1. Oh I want to see Lovely & Amazing now! I think we have the same taste in movies. I don't expect much from Sandra Bullock (alas) but am sad to see Kathy Bate in that one. You've probably seen this Mad TV skit, right?

  2. i love movie reviews of movies not seen - they are my FAVE :) i agree wholeheartedly btw.


  3. Well, I do see your points. However I have been that "stupid" person. :) My husband and I took in two CC boys 12 and 14. Fostering older children is NOT even in the same ballpark as fostering/adopting babies. It's not something I would do again, but it is so so so needed. There aren't enough homes for these kids. There is not enough love anywhere for them. So if this movie wants to paint a positive image then I’m all for it. Sunday, October 18, 2009

  4. I just saw the trailer for this movie over the weekend when we went to see "Where the Wild Things Are" and I have to agree with you.

    Painting a pretty picture of adopting a homeless older child of a different race, can't be wrapped in a pretty bow. And Sandra Bullock sucks.

  5. this is cheesy as

  6. I went ahead and read the book this is based on (it's a true story and the student in question now plays in the NFL, though his voice is pretty much absent from the book) and I keep meaning to write a post about how explicit the family was about wanting to teach him white privilege. Even though the story has a happy ending, reading it gave me the creeps in a lot of ways.

    I gather the white family didn't actually adopt this boy legally, just managed to become his legal guardians. But one of their goals is to set up a "home" for black athletes, adopt them and teach them white privilege and, like with this boy, figure out how to circumvent NCAA rules to get them into colleges so they have a chance at pro careers. There was just layer upon layer of problematic stuff, and the young man himself was presented as almost literally a black box -- apparently he couldn't reasonably speak for himself, and so he NEEDED white people to tell his story for him.

    And yeah, the movie will almost certainly be more messy than the book because everything will be tied up in nicer and prettier and more self-satified bows. Sigh.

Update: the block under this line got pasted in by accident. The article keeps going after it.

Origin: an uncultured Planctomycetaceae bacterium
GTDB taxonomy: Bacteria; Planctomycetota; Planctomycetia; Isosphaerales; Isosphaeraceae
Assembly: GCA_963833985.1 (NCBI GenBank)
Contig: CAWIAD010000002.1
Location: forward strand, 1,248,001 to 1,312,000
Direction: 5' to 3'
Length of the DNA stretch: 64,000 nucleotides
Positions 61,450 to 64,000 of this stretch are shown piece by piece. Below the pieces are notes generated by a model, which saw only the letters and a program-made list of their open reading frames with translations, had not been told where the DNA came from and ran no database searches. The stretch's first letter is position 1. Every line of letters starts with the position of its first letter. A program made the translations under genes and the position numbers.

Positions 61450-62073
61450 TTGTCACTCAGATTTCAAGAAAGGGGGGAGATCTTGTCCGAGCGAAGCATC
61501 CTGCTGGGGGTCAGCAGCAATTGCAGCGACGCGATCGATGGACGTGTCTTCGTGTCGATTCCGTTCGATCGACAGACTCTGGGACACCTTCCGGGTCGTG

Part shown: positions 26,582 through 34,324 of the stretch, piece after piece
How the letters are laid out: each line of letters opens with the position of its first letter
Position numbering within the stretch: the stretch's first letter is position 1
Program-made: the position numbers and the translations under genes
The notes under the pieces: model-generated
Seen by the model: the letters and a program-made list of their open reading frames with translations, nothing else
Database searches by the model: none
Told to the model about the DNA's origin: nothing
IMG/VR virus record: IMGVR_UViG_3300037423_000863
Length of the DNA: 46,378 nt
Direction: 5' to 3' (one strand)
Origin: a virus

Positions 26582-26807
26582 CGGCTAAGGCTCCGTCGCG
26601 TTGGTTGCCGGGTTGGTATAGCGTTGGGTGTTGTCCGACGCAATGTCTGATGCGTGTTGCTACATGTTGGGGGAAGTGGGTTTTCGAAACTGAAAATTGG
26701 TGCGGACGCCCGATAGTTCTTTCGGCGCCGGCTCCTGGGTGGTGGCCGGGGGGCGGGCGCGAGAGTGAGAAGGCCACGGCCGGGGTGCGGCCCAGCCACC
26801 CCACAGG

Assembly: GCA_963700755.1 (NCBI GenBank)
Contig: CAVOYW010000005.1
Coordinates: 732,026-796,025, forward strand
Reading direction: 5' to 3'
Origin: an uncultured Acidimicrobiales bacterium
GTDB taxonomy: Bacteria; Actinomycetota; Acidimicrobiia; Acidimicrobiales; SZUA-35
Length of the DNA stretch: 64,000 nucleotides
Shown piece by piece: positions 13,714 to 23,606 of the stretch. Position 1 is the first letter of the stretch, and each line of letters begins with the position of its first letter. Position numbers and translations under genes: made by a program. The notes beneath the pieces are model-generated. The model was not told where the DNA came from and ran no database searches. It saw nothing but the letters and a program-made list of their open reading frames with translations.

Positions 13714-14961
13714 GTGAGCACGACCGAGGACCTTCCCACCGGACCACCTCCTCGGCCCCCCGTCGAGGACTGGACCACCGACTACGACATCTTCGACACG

7. I agree with you wholeheartedly. I was so irritated when I saw trailer in the theatre. How many times can Hollywood make the same movie? Dangerous Mind, Freedom Writers. They all have the same premise with a white woman swooping in to save a disadvantaged ghetto youth because their drug addicted (most likely minority) mother can't take care of her our kids.

    This movie gets a thumbs down from me. BTW, I love Sandra Bullock

  8. I love these kind of movies. Call me the cheesemeister. That said, I can understand the concern over the overt messages a movie like this can send. It is rare that you see a movie that embodies positive black stereotypes instead of all the negative ones!

  9. I saw the trailer for this and wanted to throw rocks for precisely the savior/stereotyping you noted. I think movies like this one do more harm than good. :(

  10. Anonymous6:52 PM

    i'm currently reading the book (warning: it's a LOT about football... my boss asked me if i wanted to read it, and i couldn't say 'no' because, well, he handles the promotions and raises, duh) and while i can see what you and others mean by "white privilege", i don't think that is their intent at all. that's how they live. that's what they know. they want to give him the best. were they naive and "stupid" at many points? yes. but holy crap has this story ended well so far (he plays for the baltimore ravens and is having an excellent rookie season.)
    as another person has said, it wasn't a technical adoption, but it is hard to fault a family for wanting to do good. and we live in a society where this is what people want to see in the theater. i loved "lovely and amazing" but it doesn't feature tim mcgraw.

  11. Anonymous6:42 PM

    The family has said they are not the saints here but that Michael was an amazing kid before he moved in. As Sean Tuohy said, "The best thing we did was not screw him up."

  12. We went to see "Blind Side" today, and frankly, we LOVED it.

    While Sandra Bullock usually doesn't seem to have a knack for picking films that do much to forward her career, she was fabulous as Leigh Ann Touhy, the real-life matriarch who took Michael Oher under her wing.

    We would agree that white privilege and racial stereotyping are valid concerns in any popular film featuring transracial adoption (ex: Losing Isaiah, et al).

    However, the "savior complex" is really not a prevalent theme in this movie; in fact, the movie seeks to depict circumstances in which the Tuohys themselves sought to dispel such misconceptions.

    While this is not actually an "adoption movie" given the fact that the Tuohys did not apparently legally adopt Michael (only seeking legal guardianship, reportedly due to the fact that he was 18 at the time), it is a film that depicts the power of family.